Todd grew up in a family with strong parents who were loving and supportive. From a very early age Todd knew he was adopted and felt proud to be loved and wanted. It was this knowledge that helped drive him to accomplish what he set his mind to. He was involved in church, school and the community, but he always felt “different” from the other kids. When high school started, he didn’t want to hide anymore. He was terrified to tell those close to him but knew he needed to be himself. Suspicions grew at school that he was gay. Taunts turned into daily abuse and by his junior year he signed out of public school.
Angry that he had to give up his education he was determined to educate himself. He moved to New York City and worked in a dental office by day and educated himself in accounting and economics by night. Todd found himself and a sense of freedom. In the city that never sleeps, Todd was sure that he had found the man of his dreams but he realized that he didn’t know how to talk to his partner about sex and protection. He wasn’t given the information and hadn’t taken the time to find it on his own. He stopped using protection out of fear that his partner would think he didn’t trust him and Todd considered it his ultimate expression of love.
The relationship ended and Todd was ready to move on. He moved across the country and into a home with people who understood and supported him. On World AIDS Day 2001 his best friend asked him to go with him to get an HIV test. Todd wasn’t planning to get tested himself because he didn’t feel he was at risk and thought he didn’t look like HIV, but the nurse persuaded him to take the test. Leaving the clinic, he didn’t give the test a second thought.
Two weeks later Todd found out the news that would change his life forever–-he was HIV positive. Devastation, confusion, anger, regret and isolation quickly filled Todd’s mind. He was afraid of himself and his mind was filled with thoughts of getting sick and dying. “I’m not sure what changed. Maybe I was tired of feeling sorry for myself and I certainly didn’t feel or look any different than I did before. When I was growing up I didn’t see anyone who was living, not dying, with HIV. I was driven to change the way my peers looked at and talked about the disease. I had worked too hard to let this diagnosis stop me from accomplishing my goals. I wasn’t going to tolerate being stigmatized in my life,” said Todd. He got out of bed and started living his life again.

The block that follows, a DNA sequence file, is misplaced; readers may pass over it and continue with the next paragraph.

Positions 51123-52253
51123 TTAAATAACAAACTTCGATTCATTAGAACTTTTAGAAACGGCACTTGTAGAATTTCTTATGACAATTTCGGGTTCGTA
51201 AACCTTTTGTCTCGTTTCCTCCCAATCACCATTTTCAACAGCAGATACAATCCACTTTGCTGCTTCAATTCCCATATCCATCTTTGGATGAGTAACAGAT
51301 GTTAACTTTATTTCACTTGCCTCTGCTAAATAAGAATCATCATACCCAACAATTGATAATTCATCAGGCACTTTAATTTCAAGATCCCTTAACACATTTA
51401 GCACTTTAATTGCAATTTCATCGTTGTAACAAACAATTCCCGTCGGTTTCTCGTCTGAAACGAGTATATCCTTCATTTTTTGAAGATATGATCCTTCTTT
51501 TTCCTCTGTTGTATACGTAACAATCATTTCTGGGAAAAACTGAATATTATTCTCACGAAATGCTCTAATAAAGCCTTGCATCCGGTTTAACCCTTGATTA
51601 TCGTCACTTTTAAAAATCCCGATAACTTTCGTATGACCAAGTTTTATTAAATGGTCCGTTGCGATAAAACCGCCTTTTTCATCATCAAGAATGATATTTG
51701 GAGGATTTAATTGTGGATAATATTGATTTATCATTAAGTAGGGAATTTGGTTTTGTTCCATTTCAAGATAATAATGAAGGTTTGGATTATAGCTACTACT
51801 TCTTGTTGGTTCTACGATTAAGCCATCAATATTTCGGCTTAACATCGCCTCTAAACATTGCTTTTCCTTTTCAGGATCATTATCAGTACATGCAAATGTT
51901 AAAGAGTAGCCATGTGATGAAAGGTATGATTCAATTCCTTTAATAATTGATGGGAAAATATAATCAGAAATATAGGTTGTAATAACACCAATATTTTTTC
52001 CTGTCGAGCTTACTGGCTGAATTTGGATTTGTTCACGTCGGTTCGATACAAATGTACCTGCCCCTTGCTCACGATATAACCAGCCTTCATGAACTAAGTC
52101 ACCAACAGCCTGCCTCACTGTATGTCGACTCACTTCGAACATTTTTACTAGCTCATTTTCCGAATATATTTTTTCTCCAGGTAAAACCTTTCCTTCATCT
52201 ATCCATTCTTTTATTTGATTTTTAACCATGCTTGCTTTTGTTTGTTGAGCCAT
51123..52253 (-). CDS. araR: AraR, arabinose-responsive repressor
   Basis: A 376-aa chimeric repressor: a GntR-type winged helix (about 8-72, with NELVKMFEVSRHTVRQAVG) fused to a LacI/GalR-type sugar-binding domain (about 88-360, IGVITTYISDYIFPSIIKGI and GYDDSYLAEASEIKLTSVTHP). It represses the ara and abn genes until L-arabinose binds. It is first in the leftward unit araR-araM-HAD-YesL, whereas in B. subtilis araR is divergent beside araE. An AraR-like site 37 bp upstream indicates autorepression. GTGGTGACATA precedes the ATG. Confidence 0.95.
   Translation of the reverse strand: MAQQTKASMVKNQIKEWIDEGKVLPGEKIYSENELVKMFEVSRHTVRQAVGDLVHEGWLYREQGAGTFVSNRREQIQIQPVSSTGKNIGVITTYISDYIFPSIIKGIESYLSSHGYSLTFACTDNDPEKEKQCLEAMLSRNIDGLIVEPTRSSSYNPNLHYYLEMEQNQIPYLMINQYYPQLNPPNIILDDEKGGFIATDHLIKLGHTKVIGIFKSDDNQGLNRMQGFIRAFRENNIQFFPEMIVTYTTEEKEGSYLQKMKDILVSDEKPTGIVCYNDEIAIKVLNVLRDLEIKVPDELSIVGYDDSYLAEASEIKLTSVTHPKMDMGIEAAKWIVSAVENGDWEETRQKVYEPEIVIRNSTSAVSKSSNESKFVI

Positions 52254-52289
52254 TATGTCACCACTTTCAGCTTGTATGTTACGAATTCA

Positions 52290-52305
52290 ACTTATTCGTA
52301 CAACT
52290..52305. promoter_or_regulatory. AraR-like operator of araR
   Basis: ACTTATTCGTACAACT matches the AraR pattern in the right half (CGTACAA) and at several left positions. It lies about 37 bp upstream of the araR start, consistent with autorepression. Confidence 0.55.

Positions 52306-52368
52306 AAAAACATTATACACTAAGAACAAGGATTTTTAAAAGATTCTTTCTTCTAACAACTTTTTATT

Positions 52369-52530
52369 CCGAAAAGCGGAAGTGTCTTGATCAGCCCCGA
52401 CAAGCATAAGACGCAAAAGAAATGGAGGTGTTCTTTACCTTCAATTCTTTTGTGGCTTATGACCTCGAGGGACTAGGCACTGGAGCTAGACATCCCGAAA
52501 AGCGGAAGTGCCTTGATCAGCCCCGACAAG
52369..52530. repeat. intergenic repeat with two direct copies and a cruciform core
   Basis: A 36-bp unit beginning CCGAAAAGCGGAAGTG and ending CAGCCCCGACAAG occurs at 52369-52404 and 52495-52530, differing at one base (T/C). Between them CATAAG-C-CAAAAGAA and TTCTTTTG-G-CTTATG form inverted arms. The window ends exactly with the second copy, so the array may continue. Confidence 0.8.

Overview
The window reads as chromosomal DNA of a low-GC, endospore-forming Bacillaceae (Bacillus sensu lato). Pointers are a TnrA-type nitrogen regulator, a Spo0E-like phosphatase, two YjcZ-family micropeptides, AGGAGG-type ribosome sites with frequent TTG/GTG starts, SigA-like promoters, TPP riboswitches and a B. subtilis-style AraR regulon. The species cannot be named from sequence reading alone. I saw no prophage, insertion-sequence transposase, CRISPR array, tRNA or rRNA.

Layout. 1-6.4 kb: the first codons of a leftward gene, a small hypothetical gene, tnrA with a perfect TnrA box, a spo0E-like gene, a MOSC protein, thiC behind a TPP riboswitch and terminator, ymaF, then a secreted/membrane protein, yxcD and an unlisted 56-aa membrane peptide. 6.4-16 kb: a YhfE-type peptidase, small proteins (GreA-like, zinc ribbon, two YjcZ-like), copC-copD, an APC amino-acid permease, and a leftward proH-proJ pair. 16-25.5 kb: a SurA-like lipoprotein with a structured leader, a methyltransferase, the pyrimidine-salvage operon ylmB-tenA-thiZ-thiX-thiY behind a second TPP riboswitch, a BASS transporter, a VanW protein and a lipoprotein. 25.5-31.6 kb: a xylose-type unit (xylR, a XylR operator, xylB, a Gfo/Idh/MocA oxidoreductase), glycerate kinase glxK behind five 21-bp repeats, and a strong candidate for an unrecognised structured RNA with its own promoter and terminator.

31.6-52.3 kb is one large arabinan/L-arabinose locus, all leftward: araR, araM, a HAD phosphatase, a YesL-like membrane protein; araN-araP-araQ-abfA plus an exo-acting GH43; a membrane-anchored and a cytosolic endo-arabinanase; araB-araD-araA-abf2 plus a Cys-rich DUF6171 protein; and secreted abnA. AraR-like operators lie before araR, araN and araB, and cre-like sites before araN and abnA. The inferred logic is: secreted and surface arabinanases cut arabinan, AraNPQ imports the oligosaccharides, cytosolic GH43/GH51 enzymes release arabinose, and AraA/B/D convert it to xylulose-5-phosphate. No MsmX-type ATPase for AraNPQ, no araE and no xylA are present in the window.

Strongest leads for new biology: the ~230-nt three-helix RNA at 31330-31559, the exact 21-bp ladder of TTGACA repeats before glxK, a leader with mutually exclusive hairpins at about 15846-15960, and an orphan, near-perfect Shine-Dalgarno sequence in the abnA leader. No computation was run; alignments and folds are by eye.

Todd read that half of new HIV infections were in young people under the age of 25, yet he still felt alone and isolated. He started to share his story with family, friends and strangers and found that his story had a great impact. He knew that the world needed to see the faces, hear the voices and learn the stories of those who were living with the disease — all without using fear.
Today, Todd is the President and Founder of Hope’s Voice. “It was clear to me that stigma and discrimination affects communities that are often misunderstood by young people. It was with this reality that I decided that Hope’s Voice should be a platform for young people to share their stories.” Todd’s commitment to the struggles and accomplishments of young people has provided an international platform and today Hope’s Voice is working in communities and countries around the world.
“I hope that with my story and the work of Hope’s Voice it will motivate young people to get out in their community and make a social change that is needed.”
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